Independent Developers are their own sort of beast and are notoriously breaking new waves in the videogame industry.  While they will sometimes sell to publishers, indie devs usually rely on the power of the internet and word-of-mouth to advertise and get their name in public circles.  Their budgets are relatively non-existent in comparison to the monolithic forces of larger corporations.  Some indie developers will create their software for a very specific audience or recipient (usually indie projects are exclusive to computer gaming), but sometimes they will develop for distribution across all platforms.  While usually considered to be hit-or-miss, the sheer volume of indie games have begun to generate many industry-altering designs and concepts that have since been adopted by stronger companies.  Steam is especially kind towards the indie scene, accepting most indie projects and having entire features on their site for players to find new indie games.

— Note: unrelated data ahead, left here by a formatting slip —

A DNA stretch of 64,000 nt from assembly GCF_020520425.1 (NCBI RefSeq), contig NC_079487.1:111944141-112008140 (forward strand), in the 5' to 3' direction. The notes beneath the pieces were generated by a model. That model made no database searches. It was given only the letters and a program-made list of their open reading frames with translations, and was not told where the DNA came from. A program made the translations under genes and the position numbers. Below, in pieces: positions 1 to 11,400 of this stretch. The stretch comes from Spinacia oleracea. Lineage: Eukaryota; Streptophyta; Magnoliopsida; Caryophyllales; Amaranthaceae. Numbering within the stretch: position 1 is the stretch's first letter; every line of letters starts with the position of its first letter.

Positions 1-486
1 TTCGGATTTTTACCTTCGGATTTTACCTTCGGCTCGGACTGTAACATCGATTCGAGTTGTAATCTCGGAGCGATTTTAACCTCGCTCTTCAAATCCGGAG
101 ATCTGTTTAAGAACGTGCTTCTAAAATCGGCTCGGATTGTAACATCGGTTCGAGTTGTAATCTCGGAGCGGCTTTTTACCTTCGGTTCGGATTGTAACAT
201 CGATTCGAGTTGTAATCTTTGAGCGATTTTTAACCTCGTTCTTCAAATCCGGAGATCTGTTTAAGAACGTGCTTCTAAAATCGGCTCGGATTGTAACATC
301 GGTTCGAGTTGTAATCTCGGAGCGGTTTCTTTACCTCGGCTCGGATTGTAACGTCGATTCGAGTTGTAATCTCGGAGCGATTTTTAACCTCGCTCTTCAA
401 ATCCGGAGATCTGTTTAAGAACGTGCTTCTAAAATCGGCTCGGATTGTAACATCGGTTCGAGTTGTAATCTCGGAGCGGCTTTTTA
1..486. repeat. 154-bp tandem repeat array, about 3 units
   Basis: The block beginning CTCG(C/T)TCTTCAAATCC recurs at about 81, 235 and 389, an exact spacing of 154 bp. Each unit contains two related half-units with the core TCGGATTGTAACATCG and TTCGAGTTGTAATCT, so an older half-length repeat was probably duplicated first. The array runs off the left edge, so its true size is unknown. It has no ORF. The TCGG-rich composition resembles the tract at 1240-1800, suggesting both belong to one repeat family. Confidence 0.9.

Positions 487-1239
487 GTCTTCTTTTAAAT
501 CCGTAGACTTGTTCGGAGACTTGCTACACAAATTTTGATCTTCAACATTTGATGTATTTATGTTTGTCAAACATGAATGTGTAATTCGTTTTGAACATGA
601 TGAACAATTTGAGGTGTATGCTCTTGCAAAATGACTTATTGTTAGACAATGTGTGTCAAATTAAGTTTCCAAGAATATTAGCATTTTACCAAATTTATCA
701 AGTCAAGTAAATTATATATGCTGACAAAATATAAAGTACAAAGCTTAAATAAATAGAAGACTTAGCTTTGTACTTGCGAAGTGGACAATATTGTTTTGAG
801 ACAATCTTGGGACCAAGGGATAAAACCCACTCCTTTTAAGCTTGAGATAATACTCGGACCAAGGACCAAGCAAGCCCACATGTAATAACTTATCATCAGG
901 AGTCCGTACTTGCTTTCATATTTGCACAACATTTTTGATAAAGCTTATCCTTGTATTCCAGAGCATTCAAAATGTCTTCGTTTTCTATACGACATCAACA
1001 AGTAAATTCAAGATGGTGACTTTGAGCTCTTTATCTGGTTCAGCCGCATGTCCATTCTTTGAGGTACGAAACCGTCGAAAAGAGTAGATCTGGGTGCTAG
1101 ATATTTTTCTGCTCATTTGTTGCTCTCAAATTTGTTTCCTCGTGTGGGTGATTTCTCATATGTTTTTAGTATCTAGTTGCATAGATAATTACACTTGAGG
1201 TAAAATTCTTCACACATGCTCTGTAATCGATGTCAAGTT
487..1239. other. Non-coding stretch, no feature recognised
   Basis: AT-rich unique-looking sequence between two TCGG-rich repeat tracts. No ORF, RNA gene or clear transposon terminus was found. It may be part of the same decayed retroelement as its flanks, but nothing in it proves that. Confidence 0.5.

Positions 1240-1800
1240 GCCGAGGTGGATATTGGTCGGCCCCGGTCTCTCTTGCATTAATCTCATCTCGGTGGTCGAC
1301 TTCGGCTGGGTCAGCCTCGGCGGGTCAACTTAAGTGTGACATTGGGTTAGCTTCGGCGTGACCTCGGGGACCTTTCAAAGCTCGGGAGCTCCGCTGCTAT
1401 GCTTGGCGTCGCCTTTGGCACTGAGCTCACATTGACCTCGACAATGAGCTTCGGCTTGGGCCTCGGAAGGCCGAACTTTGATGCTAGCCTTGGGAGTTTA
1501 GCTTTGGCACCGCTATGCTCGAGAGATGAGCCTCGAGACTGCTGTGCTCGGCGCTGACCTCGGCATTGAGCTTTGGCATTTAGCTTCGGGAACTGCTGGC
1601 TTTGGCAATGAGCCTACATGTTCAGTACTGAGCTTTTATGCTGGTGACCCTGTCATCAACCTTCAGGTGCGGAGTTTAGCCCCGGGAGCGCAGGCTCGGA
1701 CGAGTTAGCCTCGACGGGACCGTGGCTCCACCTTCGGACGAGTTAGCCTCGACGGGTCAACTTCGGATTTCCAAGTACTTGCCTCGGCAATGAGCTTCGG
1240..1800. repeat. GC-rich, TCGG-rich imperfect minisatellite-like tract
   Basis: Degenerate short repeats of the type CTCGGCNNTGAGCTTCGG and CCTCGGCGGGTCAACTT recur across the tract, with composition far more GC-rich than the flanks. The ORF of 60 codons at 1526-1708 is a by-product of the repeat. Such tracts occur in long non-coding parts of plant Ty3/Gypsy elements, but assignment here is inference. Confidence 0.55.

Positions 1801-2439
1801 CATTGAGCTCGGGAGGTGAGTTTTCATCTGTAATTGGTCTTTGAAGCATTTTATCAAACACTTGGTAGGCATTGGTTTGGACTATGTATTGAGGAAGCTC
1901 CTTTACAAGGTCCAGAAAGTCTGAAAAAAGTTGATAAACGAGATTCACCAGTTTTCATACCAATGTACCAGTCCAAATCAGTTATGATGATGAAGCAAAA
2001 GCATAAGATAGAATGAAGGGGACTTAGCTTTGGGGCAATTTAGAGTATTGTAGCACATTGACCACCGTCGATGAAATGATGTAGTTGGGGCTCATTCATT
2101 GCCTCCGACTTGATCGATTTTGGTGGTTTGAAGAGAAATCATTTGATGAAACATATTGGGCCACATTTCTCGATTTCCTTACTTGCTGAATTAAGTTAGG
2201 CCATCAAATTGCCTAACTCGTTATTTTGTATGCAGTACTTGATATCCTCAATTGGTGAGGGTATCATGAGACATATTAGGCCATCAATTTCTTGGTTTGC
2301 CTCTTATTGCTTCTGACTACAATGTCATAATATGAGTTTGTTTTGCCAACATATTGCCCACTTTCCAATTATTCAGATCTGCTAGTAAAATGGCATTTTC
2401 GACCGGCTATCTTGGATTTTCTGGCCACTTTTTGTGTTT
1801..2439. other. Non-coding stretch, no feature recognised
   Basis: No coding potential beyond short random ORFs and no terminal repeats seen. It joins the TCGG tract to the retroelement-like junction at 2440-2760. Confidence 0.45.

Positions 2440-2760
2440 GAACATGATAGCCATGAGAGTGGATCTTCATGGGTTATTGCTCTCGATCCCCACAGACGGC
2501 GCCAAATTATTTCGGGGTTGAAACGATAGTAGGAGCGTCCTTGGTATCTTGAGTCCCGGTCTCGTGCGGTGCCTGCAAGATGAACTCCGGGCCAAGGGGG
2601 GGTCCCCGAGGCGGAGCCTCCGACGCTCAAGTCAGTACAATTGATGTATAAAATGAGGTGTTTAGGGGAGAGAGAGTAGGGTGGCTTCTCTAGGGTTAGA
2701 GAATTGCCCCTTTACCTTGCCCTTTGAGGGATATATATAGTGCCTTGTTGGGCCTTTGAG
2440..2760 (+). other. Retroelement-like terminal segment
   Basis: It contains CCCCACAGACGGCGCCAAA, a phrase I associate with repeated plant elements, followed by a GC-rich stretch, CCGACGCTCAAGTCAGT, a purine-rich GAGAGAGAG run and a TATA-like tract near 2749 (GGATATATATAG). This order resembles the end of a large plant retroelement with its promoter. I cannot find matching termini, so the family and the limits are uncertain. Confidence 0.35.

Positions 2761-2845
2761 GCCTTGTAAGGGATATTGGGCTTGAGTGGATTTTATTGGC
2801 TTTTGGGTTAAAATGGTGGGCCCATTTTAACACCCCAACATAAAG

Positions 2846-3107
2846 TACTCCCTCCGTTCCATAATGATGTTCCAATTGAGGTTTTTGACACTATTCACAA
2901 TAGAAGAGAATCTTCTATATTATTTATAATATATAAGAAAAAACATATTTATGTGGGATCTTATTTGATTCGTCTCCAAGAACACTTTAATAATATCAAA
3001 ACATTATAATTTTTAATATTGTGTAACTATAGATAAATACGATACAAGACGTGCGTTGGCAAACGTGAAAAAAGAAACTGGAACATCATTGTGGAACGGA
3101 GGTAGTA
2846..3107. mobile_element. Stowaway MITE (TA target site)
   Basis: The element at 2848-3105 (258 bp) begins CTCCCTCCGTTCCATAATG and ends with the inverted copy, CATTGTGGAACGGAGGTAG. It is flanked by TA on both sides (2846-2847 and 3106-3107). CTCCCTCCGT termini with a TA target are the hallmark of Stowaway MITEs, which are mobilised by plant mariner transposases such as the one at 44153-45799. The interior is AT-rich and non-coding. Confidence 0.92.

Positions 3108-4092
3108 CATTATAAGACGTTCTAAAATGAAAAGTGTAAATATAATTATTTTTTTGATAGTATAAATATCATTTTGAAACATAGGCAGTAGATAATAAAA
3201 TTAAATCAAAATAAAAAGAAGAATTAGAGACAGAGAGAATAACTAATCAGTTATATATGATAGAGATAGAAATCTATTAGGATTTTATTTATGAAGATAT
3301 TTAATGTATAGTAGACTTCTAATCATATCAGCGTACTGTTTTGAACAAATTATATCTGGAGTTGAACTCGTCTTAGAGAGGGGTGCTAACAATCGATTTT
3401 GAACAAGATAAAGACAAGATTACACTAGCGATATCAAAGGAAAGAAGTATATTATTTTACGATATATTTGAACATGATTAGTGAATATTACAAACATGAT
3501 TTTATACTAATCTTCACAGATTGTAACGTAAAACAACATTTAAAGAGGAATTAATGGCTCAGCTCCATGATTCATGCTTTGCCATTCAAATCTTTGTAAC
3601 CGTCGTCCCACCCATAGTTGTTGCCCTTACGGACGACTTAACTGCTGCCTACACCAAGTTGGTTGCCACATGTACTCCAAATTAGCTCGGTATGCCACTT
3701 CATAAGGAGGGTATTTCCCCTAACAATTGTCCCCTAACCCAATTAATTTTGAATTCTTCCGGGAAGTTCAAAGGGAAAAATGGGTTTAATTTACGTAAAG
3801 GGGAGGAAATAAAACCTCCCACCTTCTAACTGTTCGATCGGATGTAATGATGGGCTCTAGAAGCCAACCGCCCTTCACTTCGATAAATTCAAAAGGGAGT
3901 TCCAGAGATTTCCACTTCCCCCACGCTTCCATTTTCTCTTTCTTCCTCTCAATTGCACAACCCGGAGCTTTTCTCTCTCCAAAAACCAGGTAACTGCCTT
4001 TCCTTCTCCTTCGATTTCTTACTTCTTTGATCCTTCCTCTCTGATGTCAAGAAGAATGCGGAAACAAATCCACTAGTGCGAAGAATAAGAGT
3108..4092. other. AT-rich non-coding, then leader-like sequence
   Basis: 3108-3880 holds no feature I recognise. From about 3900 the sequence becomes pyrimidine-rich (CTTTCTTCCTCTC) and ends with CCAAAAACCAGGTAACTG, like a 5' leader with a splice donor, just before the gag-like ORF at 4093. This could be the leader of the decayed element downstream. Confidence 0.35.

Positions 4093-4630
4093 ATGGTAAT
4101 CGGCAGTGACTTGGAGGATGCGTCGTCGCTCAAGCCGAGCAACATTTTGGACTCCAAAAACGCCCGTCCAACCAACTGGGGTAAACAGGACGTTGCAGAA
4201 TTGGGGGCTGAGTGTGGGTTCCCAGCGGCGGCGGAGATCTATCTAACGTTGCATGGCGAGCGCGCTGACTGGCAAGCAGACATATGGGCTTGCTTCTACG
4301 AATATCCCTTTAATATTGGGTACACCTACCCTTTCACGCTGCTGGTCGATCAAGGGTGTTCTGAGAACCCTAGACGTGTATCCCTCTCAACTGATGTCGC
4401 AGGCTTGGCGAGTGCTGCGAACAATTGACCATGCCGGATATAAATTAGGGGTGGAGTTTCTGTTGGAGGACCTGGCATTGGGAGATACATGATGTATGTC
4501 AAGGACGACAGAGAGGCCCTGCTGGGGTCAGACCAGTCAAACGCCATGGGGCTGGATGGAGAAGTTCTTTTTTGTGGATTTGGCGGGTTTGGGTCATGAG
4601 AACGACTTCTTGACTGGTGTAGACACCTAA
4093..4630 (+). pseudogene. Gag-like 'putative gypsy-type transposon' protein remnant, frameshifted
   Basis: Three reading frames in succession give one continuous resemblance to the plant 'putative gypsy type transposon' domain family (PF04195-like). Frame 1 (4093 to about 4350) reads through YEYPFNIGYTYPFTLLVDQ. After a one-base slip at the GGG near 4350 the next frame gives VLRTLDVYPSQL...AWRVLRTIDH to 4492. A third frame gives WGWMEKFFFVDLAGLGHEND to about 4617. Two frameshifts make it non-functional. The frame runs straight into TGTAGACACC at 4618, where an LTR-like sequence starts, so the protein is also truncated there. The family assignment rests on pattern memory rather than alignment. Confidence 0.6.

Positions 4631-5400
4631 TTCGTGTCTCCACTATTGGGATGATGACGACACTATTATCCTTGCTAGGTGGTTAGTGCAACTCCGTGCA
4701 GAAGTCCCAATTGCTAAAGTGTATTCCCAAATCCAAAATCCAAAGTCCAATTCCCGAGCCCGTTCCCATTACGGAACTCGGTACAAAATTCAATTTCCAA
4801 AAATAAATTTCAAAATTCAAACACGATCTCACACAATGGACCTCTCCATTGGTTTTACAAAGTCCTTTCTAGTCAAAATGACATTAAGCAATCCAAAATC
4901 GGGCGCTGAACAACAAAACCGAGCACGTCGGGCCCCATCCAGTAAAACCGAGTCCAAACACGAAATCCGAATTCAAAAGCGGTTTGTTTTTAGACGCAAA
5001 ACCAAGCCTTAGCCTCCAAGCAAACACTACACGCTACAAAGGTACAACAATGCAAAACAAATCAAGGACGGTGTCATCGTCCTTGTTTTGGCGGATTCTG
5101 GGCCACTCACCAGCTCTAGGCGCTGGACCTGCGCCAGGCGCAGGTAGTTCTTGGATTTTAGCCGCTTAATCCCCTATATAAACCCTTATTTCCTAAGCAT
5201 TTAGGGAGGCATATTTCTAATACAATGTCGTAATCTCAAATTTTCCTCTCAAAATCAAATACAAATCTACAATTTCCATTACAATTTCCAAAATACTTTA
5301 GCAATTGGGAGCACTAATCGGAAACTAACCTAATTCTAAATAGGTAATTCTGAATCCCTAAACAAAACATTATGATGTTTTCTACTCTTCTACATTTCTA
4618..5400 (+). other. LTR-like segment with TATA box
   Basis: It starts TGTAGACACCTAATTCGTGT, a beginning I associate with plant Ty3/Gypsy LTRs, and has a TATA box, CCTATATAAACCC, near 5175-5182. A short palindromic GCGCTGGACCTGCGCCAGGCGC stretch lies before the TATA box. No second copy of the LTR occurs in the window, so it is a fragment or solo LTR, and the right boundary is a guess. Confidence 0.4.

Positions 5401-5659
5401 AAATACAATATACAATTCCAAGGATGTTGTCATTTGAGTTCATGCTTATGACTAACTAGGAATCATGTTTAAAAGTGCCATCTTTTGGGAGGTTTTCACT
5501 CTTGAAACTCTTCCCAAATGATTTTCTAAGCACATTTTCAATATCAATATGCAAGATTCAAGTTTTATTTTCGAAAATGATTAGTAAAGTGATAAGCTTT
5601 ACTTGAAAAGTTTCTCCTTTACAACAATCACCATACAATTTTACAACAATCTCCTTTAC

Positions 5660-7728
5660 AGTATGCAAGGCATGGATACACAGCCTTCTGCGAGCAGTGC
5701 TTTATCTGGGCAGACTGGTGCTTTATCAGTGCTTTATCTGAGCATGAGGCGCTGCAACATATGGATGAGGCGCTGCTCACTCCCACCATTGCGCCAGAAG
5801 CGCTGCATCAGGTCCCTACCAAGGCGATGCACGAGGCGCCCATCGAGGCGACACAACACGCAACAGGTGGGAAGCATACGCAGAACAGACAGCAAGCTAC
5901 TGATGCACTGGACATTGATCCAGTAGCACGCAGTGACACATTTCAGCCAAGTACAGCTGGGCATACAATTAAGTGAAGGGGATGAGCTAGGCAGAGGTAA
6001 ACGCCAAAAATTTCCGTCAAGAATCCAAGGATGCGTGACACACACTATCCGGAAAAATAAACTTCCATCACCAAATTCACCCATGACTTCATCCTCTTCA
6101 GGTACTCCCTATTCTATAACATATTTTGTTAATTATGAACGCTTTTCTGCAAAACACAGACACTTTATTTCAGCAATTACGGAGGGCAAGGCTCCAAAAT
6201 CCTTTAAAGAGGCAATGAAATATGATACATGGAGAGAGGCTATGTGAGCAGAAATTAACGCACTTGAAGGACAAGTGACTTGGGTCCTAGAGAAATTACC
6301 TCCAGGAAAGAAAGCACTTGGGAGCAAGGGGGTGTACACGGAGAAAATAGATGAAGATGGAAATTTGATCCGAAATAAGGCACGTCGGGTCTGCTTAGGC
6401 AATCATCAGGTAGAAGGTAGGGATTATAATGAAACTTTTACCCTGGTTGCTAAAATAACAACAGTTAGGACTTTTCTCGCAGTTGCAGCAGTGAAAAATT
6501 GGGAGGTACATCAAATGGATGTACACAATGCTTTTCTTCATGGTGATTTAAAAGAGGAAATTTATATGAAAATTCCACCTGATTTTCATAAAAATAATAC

I know I said I wouldn’t look at the nuts-and-bolts people who develop videogames, but I wanted to talk about them for just a moment.  Because of how popular videogames have become, and because of how easy it can be to start manifesting skills related to videogame development, more and more people are looking to the industry as a potential career path.  This is alright.  In fact, this is good, and I encourage anybody with this aspiration to gun for that dream.  It’s not so unrealistic nowadays.  Though, because it is a competitive labor market, there are a few disclaimers that must be clear.  First, it is just that: competitive.  Not only does being a videogame programmer require skill, but it also requires a wealth of creativity.  Fortunately, I believe both skill and creativity can be trained if you are not naturally inclined to these things.  Second, burnout is a commonplace issue among salary employees (most developers are salary, with few exceptions).  This is due to an almost required, consistent dedication to working overtime.  Fortunately, the working environment is very casual and generally nonchalant.  Third, an entry-level programmer makes roughly 70,000 dollars a year.